In their book Rework
, entrepreneurs Jason Fried and David Heinemeier Hansson write that whenever you’re creating something new, there are forces pulling you in a variety of directions.
There’s the stuff you could do, the stuff you want to do, and the stuff you have to do.
Fried and Heinemeier Hansson recommend you start with the stuff you have to do – this is your epicenter.
Imagine you’re opening a hot dog stand. You might be tempted to worry about the cart, the condiments, the decoration, or the name. But you should first focus on the hot dogs – they are your epicenter. Everything else is secondary.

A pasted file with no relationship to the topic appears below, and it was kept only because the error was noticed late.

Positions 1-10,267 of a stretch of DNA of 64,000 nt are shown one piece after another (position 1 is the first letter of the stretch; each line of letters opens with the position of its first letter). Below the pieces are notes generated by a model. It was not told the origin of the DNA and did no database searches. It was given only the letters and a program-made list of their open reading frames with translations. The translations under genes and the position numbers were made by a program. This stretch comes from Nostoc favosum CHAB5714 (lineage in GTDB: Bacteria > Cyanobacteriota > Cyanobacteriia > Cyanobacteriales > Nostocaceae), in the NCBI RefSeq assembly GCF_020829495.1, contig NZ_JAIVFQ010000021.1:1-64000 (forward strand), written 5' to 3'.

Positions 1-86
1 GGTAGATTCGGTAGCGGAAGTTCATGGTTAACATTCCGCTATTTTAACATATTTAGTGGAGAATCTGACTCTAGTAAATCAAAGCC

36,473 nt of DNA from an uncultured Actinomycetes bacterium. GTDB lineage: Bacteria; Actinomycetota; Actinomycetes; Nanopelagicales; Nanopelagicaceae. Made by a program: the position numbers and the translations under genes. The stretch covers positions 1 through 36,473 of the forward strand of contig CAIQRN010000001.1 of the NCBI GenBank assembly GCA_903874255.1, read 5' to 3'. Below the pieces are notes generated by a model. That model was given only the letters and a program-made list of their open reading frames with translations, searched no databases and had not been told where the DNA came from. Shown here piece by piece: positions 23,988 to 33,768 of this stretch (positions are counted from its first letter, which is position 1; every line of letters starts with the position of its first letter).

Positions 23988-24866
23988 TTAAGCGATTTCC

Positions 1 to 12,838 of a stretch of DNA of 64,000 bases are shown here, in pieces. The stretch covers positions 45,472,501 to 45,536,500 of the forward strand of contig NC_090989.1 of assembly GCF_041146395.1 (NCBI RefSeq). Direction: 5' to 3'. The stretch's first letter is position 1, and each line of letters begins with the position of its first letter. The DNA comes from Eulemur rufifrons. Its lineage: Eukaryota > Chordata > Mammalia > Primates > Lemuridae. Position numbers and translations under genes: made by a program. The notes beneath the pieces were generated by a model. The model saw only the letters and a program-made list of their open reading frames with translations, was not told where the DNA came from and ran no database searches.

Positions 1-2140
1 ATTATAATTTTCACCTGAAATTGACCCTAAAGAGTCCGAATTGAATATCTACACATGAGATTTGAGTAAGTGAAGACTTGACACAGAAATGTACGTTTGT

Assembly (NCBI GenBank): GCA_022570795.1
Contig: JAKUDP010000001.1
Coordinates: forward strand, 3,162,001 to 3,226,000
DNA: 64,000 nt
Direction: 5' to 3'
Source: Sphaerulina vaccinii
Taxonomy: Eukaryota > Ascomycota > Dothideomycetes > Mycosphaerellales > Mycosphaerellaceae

A hot dog stand isn’t a hot dog stand without the hot dogs. You can take away the mustard, onions, or relish. Some people may not like your hot dogs because they don’t have those condiments, but you would still have a hot dog stand.
You can find the epicenter of what you’re creating by asking, If I took this away, would what I’m selling still exist?
If what you’re creating will still exist without some element, then that element is not your epicenter.
Once you find the epicenter, Fried and Heinemeier Hansson suggest you focus all your energy on making it as good as it can be: “Everything else you do depends on that foundation.”